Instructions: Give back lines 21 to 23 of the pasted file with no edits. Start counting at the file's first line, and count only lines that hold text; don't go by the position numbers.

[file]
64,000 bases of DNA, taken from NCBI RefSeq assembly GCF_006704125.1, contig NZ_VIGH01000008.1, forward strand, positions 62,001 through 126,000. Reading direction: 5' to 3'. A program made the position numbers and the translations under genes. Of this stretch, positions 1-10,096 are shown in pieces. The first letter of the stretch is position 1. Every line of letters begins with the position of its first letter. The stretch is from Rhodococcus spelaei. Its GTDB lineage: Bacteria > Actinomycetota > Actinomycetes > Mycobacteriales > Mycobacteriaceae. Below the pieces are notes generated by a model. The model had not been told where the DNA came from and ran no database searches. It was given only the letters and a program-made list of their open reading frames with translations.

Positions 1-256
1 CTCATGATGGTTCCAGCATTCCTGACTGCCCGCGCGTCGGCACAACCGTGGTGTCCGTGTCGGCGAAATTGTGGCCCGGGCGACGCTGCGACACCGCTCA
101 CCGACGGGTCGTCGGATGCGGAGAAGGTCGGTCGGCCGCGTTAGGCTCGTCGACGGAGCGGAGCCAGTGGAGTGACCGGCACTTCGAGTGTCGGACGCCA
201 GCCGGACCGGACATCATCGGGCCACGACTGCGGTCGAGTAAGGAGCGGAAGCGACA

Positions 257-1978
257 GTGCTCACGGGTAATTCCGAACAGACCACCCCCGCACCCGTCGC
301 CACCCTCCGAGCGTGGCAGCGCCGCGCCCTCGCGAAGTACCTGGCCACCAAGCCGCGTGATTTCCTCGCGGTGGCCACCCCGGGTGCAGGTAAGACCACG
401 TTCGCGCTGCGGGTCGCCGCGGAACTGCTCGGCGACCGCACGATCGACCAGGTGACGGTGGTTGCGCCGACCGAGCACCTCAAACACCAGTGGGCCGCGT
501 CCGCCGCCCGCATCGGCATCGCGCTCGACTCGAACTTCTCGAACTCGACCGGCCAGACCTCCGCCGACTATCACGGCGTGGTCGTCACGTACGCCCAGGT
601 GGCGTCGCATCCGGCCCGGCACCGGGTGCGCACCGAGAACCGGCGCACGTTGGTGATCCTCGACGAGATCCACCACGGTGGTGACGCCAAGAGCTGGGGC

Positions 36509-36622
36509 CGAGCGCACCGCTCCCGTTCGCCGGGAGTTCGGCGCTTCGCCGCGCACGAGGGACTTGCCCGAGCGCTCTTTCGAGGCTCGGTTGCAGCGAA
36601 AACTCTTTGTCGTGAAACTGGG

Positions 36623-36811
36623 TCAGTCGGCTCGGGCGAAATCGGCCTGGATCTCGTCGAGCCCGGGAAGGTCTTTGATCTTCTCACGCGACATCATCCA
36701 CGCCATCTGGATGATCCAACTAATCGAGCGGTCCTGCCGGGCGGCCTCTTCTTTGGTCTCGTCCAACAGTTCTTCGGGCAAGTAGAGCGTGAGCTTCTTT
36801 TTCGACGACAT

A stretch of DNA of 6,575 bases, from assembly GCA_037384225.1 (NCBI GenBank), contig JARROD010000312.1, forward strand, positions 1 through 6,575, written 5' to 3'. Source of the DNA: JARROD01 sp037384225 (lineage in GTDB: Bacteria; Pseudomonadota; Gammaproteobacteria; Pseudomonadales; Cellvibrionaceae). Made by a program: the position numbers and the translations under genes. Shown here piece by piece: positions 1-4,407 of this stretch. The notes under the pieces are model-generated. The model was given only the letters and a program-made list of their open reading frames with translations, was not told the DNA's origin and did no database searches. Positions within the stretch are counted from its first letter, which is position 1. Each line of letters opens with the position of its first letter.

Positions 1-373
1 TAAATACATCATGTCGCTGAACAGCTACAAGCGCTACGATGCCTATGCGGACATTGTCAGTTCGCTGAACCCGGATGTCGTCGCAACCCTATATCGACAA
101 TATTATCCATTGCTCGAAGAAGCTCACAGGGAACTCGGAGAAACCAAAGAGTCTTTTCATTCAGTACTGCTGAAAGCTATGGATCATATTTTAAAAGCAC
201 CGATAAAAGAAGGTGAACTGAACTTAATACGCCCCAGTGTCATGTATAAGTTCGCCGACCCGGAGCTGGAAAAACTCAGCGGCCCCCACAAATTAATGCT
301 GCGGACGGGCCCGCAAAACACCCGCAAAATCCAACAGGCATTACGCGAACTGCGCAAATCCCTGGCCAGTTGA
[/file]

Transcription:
1 TAAATACATCATGTCGCTGAACAGCTACAAGCGCTACGATGCCTATGCGGACATTGTCAGTTCGCTGAACCCGGATGTCGTCGCAACCCTATATCGACAA
101 TATTATCCATTGCTCGAAGAAGCTCACAGGGAACTCGGAGAAACCAAAGAGTCTTTTCATTCAGTACTGCTGAAAGCTATGGATCATATTTTAAAAGCAC
201 CGATAAAAGAAGGTGAACTGAACTTAATACGCCCCAGTGTCATGTATAAGTTCGCCGACCCGGAGCTGGAAAAACTCAGCGGCCCCCACAAATTAATGCT